Thursday, October 7, 2010
Man, am I out of the cultural loop
You want to hear something bizarre? The #13 bestselling Kindle book is a mystery by Richard Castle. Who's a fictional character on the TV show, "Castle." He's played by Nathan Fillion. The premise of the TV show is, he's a rich and famous author who gets his friend, the mayor, to force a homicide detective named Kate Beckett (played by Stana Katic, whom I'd never even heard of before) to let him come along on murder investigations. They play romantic cat and mouse games because they're both beautiful (well, SHE is, he USED to be) while solving crimes that are easy to solve and violating every concept of true homicide detective work.
Guess what the book is about...albeit with the fictional names changed to OTHER fictional names? And there are TWO of them. Both in the top 20 bestsellers on Kindle. And the paperback is doing well, too.
I think I'm gonna hurl.
After I read the damn thing. Because the fact is...I liked the show, even as it got dumber and dumber...until it got too dumb to pay attention to, anymore. The same thing happened with "Law & Order: SVU" with Chris Meloni and Mariska Hargitay. I just plain got to where their characters were so consistently bull-headed and full of ideas about what a criminal did or didn't do when confronting them, then turning out to be wrong and NEVER learning from that and relaxing their stance, I finally blew the show off.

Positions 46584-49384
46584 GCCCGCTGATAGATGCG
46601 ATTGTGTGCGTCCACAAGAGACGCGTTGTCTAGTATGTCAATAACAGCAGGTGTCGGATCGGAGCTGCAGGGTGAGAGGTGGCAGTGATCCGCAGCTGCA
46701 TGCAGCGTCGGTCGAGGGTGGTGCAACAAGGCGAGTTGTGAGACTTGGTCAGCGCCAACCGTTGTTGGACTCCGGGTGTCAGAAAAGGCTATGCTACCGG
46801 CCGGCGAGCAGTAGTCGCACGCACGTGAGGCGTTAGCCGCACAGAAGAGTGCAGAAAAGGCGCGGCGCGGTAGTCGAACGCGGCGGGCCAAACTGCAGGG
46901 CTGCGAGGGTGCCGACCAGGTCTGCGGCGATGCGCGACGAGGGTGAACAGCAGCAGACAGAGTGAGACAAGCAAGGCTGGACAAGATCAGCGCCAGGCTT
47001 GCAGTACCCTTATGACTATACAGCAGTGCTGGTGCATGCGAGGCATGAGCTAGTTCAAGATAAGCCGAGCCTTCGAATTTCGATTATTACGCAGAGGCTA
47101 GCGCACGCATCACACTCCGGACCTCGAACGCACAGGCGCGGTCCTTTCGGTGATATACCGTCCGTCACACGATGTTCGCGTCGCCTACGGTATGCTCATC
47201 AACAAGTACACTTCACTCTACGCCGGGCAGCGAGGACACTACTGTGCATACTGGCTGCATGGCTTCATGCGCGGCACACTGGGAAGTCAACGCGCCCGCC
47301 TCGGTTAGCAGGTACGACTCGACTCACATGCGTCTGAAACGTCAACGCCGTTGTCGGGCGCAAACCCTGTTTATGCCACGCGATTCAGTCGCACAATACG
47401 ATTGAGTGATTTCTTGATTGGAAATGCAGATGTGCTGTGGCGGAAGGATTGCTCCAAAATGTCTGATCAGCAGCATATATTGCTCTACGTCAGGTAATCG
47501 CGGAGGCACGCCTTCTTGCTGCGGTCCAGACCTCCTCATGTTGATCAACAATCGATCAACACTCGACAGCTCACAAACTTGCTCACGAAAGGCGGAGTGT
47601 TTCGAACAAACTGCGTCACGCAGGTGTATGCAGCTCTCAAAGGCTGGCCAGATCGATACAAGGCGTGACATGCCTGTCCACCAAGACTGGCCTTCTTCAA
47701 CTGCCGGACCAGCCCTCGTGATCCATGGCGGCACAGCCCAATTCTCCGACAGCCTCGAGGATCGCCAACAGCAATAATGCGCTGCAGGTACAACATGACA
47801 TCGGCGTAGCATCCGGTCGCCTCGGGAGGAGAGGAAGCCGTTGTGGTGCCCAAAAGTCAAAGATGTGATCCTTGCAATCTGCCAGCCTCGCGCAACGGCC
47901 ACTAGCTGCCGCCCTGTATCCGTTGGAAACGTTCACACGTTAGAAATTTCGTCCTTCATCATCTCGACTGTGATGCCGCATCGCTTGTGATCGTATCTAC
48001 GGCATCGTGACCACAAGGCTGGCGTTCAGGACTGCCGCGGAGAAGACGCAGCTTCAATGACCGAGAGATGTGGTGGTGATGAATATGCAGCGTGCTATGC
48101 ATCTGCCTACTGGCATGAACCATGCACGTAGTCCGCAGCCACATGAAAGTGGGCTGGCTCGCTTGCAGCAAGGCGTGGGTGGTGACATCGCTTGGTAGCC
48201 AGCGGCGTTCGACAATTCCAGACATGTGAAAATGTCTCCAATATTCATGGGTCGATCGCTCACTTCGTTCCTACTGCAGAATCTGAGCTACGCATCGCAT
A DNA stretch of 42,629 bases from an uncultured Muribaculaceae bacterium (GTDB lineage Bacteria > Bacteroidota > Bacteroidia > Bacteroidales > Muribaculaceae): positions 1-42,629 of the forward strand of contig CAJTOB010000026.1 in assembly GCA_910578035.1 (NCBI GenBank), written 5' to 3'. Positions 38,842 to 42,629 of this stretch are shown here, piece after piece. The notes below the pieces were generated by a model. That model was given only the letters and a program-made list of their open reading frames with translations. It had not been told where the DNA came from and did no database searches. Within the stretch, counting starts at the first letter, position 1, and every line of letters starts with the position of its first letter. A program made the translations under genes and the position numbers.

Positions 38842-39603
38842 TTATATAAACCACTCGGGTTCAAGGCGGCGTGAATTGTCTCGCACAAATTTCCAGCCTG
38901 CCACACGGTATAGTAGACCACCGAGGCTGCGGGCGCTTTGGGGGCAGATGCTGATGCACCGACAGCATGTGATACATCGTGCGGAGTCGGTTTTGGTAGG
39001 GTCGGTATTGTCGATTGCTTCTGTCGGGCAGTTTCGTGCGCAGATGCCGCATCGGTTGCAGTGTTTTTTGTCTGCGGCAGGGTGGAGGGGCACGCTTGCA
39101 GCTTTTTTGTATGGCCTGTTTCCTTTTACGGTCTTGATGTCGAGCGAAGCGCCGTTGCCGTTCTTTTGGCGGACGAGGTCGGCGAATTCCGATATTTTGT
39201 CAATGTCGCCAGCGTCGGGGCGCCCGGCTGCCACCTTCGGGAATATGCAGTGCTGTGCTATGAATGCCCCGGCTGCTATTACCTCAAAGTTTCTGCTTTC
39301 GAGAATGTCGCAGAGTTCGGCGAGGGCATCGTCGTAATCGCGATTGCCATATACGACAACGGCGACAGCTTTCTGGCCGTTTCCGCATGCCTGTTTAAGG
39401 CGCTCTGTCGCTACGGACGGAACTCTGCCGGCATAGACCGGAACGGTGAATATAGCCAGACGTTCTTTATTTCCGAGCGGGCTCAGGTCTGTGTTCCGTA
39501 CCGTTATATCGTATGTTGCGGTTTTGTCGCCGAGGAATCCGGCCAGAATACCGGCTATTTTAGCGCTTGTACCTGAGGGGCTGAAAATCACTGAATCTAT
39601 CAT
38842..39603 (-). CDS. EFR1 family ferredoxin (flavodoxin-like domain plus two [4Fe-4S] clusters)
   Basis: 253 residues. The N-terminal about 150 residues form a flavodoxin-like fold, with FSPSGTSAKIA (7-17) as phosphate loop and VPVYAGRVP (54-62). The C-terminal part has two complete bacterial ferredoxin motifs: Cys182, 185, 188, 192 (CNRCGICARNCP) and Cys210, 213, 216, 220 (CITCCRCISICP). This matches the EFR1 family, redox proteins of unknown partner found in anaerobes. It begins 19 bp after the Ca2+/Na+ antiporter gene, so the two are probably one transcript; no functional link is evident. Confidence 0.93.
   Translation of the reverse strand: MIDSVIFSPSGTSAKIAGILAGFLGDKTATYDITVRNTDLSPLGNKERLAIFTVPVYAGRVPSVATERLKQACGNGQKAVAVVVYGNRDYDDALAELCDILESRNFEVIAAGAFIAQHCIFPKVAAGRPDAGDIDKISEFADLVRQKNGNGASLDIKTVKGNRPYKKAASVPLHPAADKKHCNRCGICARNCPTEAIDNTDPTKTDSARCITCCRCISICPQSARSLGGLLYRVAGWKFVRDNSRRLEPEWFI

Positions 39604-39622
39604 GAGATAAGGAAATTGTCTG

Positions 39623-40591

I don't like it when a story becomes too out of it to be real. I noticed a trend towards this back in the middle 90's, with movies like "The Rock" and "Con Air" and "Face Off", movies that didn't even stay true to their own little worlds, they were so lost in STRUCTURE and the Syd Field School of Cookie-cutter Screenwriting. Mix one part decent but wounded hero, a nasty villain who's the hero's mirror image, A woman to prove the hero's straight, throw in some fights and chase scenes every ten minutes and mix until you're done. Those three movies set me on the road to not caring about Hollywood, because they infected even "indie" films with their unacceptable shallowness and one-note characters (I'm talking "Reservoir Dogs" baby, that got by due to Tarantino's directing verve and the acting of Harvey Keitel and Tim Roth).
Unfortunately, that's all moviegoers seem to want, anymore. And the same is true of novels and plays and even education. I once joked we were heading into a new dark ages. A period of 500 years after the collapse of the Roman Empire where books and learning meant nothing to most of the world. I ain't jokin', no more.
Posted by JamTheCat at 23:29